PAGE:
Belfast Telegraph

Boy injured climbing fence to retrieve a ball tries to sue school for £40,000 damages - and fails

By Alan Erwin

A boy who injured his hand trying to climb fencing into a Co Antrim school to retrieve a ball has lost a legal battle for £40,000 in damages.

The High Court dismissed his action after finding that he had trespassed on the closed premises as an 11-year-old child.

Ruling that he had been owed no duty of care by the school's owners, a judge also rejected claims that it had created a trap for children playing in the area.

Mr Justice Deeny said: "I see no element of concealment or cloaking of a danger on the part of the occupier here."

The boy, now 16, sued over an incident at Barbour Nursery School in Lisburn in March 2010.

He was playing with friends on adjacent ground when their ball was kicked over 7ft high wire fencing into the school.

He tried to scale the barrier but slipped onto wire protruding from the top, sustaining a "significant" hand injury.

Proceedings were brought against the Southern Education and Library Board, with damages agreed at £40,000 if liability was established.

In evidence the boy said there was now a sign on the school gates stating 'No ball games'.

He accepted there had been some risk in climbing over a fence erected to stop break-ins and realised it was not permitted.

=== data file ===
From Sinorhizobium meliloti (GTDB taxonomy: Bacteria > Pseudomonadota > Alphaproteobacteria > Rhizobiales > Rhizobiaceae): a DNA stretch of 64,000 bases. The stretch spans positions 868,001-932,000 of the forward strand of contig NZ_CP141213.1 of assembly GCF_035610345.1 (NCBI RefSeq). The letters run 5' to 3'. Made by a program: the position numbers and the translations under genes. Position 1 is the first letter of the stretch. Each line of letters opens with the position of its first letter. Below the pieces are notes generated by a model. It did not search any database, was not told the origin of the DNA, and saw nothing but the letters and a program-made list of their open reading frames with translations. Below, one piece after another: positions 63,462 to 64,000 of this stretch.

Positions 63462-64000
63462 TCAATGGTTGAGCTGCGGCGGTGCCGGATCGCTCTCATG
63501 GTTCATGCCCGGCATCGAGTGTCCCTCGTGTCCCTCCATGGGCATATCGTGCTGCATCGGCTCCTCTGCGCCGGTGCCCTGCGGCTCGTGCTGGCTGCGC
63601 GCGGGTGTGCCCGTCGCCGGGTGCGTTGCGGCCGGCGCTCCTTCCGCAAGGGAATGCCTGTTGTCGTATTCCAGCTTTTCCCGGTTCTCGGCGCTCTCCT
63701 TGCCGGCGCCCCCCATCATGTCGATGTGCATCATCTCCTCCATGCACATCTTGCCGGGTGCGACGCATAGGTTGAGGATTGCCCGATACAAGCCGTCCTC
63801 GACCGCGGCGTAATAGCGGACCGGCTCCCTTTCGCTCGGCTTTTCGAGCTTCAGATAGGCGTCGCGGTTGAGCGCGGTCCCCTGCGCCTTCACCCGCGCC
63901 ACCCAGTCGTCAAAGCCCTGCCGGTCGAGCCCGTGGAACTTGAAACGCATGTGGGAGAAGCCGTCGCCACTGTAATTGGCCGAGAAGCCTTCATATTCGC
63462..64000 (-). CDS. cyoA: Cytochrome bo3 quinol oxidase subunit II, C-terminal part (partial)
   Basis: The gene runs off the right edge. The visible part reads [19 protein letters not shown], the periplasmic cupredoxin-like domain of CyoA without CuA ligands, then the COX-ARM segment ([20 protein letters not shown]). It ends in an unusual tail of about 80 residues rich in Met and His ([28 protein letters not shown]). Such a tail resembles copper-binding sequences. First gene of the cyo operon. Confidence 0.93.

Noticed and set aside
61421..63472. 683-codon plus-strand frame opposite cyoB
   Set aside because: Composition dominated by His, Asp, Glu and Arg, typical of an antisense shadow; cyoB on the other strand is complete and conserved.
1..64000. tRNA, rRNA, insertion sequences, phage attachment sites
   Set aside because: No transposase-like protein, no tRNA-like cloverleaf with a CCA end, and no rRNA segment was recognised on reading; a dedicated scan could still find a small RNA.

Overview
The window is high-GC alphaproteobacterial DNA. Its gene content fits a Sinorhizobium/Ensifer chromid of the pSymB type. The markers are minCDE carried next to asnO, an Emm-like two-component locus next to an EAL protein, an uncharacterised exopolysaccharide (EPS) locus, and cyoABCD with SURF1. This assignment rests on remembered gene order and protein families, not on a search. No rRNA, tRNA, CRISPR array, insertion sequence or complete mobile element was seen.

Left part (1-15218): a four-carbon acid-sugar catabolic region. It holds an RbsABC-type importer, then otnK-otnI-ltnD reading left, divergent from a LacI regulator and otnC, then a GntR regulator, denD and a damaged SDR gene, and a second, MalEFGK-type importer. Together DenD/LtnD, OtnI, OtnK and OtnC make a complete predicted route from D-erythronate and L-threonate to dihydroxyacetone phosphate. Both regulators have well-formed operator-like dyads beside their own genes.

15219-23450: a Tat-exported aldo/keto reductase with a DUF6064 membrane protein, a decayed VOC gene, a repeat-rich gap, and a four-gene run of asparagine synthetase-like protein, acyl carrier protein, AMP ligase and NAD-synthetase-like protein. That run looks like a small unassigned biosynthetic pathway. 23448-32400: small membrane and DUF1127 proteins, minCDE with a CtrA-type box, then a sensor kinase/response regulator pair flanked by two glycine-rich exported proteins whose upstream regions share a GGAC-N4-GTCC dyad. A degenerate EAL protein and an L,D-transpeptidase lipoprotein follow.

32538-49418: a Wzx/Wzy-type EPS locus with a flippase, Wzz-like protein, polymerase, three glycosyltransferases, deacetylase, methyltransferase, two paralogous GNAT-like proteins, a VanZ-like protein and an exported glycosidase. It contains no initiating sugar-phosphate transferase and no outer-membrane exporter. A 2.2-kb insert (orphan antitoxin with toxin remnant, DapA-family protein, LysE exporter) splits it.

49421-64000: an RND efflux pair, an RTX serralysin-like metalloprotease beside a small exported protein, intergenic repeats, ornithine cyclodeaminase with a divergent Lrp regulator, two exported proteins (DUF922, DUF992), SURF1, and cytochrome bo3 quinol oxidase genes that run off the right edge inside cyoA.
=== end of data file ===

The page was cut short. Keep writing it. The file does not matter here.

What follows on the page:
It was claimed that a "spike" had caused his injury.

An engineer called at trial acknowledged the wires had not been sharpened but merely cut.

Another expert said it would be wrong to described them as spiked, describing the fencing as a reasonable deterrent compliant with British standards.

Dealing with the alleged breach of a duty of care, Mr Justice Deeny held that the boy was not a lawful visitor to the erected barrier.

"He could not have been injured unless part of his body was on top of this fence," the judge said. 

"That was the commencement of a trespass by him."

He ruled that the Board had put up the fence, with buffed and painted endings, in compliance with its legal duty to keep people out and protect its property.

"I find that the wire ends on which the boy was unlucky enough to suffer an injury did not constitute 'very very sharp spikes'," he confirmed.

Throwing out the claim that it amounted to a trap for children, Mr Justice Deeny insisted the risks were known.

"A glance at the fence, even by a child, would show that the wire ends were projecting and a moment's consideration would tell him that coming down on those was likely to be painful or possibly injurious to whatever part of his body made the contact," he added.

"For all these reasons I am satisfied that the plaintiff here, despite a genuine injury and his candid evidence, is not entitled to succeed in law."

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